Forty-five years ago, Gov. Marvin Mandel initiated a major restructuring of state government. Over time, duplication of authority and effort had gotten out of hand. The state’s huge, unwieldy bureaucracy had grown to 248 separate agencies and departments. Mandel succeeded in combining them into a total of only 11 departments.

According to Gov. Larry Hogan and his Maryland Business Regulatory Commission, what Mandel was able to accomplish has been slowly but inexorably eroded over the decades, and the time has come to once again do a major overhaul.

We support this important initiative aimed at making the state’s regulatory process more efficient and effective, and customer-service more friendly to both individuals and businesses.

In a recent story on this development, The Daily Record wrote that the commission’s first report to the governor “called the current system of overlapping and confusing regulations unwieldy and a ‘compelling systemic issue’ reminiscent of the complicated governmental system that was overhauled 45 years ago by then-Gov. Marvin Mandel.”

The issue, according to the report, is that “This overlapping regulatory jurisdiction of multiple state agencies causes unnecessary delays and expense for many applicants and a considerable loss of productivity for state employees, agencies.”

Hogan is also stressing the importance of proper and timely customer service in the entire state government community. As he sees it, the customer, whether an individual, group or business, is often treated poorly: “We want to change the mindset that you’re guilty until proven innocent,” he said. Government’s job, Hogan continued, is not to tell the public that it can’t do something or how government is going to thwart people’s plans, but rather to say, “How can we assist you in meeting the regulations and accomplishing what you’re trying to accomplish?”

We don’t believe the findings and recommendations of this committee to date cast aspersions on rank-and-file state workers, or suggest that they are rude, unresponsive or negligent. We believe most are diligent, thoughtful and helpful when working with the public, and many Marylanders have had very positive experiences when dealing with state employees. It is the unwieldy system itself in which these public employees work that needs reforming.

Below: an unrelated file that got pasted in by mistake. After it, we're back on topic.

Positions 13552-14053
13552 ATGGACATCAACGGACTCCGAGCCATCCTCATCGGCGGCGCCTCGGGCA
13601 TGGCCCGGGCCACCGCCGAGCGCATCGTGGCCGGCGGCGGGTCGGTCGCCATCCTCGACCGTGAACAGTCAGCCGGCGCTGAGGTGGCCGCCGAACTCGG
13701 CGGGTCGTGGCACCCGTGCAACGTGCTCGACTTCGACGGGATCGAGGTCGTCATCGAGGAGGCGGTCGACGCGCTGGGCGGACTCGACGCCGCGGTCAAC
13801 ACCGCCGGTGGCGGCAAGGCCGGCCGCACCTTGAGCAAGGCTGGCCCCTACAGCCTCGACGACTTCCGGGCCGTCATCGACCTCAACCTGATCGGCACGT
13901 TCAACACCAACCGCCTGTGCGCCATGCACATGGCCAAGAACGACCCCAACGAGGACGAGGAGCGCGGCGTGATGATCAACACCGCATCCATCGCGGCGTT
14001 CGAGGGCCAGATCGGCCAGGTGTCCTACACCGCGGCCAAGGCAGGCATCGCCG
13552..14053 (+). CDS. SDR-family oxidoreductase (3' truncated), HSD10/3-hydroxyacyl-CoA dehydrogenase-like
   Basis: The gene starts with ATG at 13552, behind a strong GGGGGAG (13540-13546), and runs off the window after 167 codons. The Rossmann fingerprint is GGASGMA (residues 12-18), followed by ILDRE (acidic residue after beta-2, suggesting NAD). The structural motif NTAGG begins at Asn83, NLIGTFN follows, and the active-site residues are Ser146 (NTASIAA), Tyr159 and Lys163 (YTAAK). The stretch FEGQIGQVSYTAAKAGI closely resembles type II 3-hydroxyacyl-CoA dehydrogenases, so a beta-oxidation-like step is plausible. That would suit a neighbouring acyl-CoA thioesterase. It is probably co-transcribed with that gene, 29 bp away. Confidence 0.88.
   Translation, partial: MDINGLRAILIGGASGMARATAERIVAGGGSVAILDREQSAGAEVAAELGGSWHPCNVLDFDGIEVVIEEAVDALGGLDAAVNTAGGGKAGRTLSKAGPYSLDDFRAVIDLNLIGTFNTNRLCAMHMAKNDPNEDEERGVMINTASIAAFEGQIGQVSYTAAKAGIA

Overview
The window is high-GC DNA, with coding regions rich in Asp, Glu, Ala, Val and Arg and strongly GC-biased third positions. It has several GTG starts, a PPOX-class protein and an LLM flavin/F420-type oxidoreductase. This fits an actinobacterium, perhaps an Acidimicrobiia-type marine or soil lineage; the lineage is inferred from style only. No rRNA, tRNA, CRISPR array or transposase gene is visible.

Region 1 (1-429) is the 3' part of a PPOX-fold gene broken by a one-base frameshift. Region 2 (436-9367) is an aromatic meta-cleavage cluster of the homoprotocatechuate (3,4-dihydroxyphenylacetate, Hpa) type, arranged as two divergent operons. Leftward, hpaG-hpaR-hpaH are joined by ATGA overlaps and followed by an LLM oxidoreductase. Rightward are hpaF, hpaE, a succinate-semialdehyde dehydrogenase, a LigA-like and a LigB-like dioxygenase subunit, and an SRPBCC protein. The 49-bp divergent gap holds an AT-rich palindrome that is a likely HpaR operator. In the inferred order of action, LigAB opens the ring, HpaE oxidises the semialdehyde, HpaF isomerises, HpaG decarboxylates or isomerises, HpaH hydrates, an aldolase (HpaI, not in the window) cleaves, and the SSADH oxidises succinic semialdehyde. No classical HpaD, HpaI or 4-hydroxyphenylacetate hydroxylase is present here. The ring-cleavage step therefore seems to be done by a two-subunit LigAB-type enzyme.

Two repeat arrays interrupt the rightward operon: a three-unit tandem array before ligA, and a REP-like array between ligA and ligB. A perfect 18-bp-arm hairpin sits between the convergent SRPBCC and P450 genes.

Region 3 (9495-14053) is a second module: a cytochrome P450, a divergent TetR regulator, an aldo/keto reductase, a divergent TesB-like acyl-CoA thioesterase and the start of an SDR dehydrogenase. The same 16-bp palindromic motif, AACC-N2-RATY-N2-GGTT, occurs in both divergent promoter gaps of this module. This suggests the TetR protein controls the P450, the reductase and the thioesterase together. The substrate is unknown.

According to a story on MarylandReporter.com, “The commission found agencies and departments with overlapping authority, creating duplicative review of plans and permits.” That may come as no surprise to those who have experienced difficulty and delays in dealing with the state’s convoluted regulatory system.

The report contained a number of specific recommendations to improve customer service, including this simple but powerful standard operating procedure: Respond to all phone calls, emails and letters within 24 hours. That alone would be a huge improvement and a good beginning to any interaction with the public.

The commission dug into state regulations in an effort to find specific examples of duplication and other forms of inefficiency, as well as rules that defied common sense. One regulation they uncovered involved vineyards at which, the committee reported, “wine and (hard) cheese could not be served to the public on the premises unless special equipment was installed for draining oils from grilled cheese — even though the cheese was not being grilled.” Imagine how frustrating that would be to a vineyard that wanted to host a wine-tasting event that was to include hard cheeses that complemented its various wines.

This commission has traveled around the state, says MarylandReporter.com, where it has made six stops that included more than 24 hours of hearings attended by in excess of 450 people.

Hogan says that while he was campaigning for governor, one of the more frequent complaints he heard involved the state’s slow, cumbersome, unresponsive regulatory system — “even more than taxes were too high.” In a state where high taxes are vociferously decried on a regular basis, getting upstaged by a poorly performing regulatory process indicates it’s a real problem. In this case, the public aren’t getting what they pay for.

The commission is expected to continue its work over the next three years, but some of its initial recommendations may find their way into Hogan’s 2016 legislative package.

That 24-hour deadline for responding to inquiries from the public would be a great place to start.

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